An executive order designed to expand gun control laws without congressional approval is being considered by President Obama, according to Vice President Joe Biden.
In the wake of last month's massacre at Conneticut's Sandy Hook Elementary School, Obama has said he is weighing proposals to curb gun violence, including a ban on assault weapons, and is willing to take any route necessary--even if it means an executive order which would become law without a vote from Congress.
Vice President Biden revealed the possibility of an executive order before a Wednesday meeting with victims of gun violence. Biden has been charged with the task of coming up with gun law proposals by the end of the month and reporting them to the President.
"We are not going to get caught up in the notion that unless we can do everything, we're going to do nothing. It's critically important that we act," Biden told the press. "There are executive orders, executive action that can be taken. We haven't decided what that is yet."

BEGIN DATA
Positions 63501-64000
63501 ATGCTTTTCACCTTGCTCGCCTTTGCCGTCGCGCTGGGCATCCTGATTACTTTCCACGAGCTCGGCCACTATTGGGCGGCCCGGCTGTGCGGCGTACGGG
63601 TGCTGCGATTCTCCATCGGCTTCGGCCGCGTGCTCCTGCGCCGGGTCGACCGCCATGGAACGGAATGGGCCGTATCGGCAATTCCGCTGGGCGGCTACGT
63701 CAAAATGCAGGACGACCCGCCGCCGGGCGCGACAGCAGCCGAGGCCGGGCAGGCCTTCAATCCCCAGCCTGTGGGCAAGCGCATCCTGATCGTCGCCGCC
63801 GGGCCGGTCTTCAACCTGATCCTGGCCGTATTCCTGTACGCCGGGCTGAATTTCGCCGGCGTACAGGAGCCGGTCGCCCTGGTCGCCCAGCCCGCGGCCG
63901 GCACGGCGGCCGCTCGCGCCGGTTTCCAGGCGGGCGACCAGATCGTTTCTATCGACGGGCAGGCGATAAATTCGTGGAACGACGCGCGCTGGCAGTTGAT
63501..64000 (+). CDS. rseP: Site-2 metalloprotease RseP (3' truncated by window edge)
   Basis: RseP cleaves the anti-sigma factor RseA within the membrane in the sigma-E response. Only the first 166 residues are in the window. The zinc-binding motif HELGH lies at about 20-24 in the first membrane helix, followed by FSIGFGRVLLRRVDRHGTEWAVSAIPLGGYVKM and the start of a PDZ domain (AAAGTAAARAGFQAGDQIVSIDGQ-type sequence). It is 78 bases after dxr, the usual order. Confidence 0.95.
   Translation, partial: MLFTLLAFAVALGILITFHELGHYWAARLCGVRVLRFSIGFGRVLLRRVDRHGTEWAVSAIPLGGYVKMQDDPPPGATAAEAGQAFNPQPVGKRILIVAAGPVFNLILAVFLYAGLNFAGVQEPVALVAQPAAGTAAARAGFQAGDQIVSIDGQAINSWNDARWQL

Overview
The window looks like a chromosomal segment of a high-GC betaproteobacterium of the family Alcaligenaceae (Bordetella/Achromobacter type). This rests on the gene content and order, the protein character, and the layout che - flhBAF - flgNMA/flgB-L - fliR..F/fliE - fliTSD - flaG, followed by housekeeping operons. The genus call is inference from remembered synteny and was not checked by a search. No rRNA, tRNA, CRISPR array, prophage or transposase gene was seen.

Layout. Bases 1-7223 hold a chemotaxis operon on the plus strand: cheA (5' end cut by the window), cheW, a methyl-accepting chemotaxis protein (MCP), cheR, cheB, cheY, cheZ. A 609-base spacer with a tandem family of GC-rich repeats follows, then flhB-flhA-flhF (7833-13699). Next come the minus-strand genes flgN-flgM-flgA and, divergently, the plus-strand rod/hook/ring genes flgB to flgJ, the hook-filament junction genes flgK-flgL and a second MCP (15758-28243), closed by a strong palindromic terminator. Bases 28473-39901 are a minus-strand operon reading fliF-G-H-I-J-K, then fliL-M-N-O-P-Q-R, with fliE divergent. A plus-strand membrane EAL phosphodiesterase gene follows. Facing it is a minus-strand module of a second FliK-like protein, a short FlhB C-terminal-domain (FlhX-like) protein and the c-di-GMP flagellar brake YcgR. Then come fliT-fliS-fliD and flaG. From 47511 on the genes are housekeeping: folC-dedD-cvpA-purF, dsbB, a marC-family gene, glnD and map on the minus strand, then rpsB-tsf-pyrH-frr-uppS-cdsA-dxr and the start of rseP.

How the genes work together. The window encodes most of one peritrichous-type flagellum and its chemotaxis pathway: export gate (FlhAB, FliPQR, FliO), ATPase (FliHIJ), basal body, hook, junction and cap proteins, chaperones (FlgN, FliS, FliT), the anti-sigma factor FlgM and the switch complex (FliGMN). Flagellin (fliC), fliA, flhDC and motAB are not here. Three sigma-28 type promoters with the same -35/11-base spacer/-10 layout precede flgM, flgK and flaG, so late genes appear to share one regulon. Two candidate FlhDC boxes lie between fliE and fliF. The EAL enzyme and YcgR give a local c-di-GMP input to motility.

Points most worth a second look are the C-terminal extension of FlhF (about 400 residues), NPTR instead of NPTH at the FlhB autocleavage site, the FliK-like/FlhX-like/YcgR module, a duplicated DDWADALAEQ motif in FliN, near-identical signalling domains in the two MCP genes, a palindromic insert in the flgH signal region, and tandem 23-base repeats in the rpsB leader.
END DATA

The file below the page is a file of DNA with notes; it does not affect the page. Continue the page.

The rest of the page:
Biden did say that, outside of an executive order, he has "three or four or five" policies in mind, but declined to comment on specifics. The Washington post reported that the proposals may include a more intensive screening process when purchasing a gun, a limit on large magazines and a national system designed for tracking the sale and whereabouts of weapons.
Biden met with gun violence victims and anti-gun groups Wednesday, and on Thursday will meet with the National Rifle Association and other pro-gun groups. Among the attendants on Thursday will be representatives from Walmart, the U.S.'s largest gun seller.
Biden has experience crafting gun control policy, as he helped write the Brady Bill, which in 1993 instituted a national five-day waiting period for retail purchases of handguns.
"This is not an exercise in photo opportunities or just getting to ask you all what your opinions are. We're reaching out to all parties on whatever side of the debate you fall," Biden said.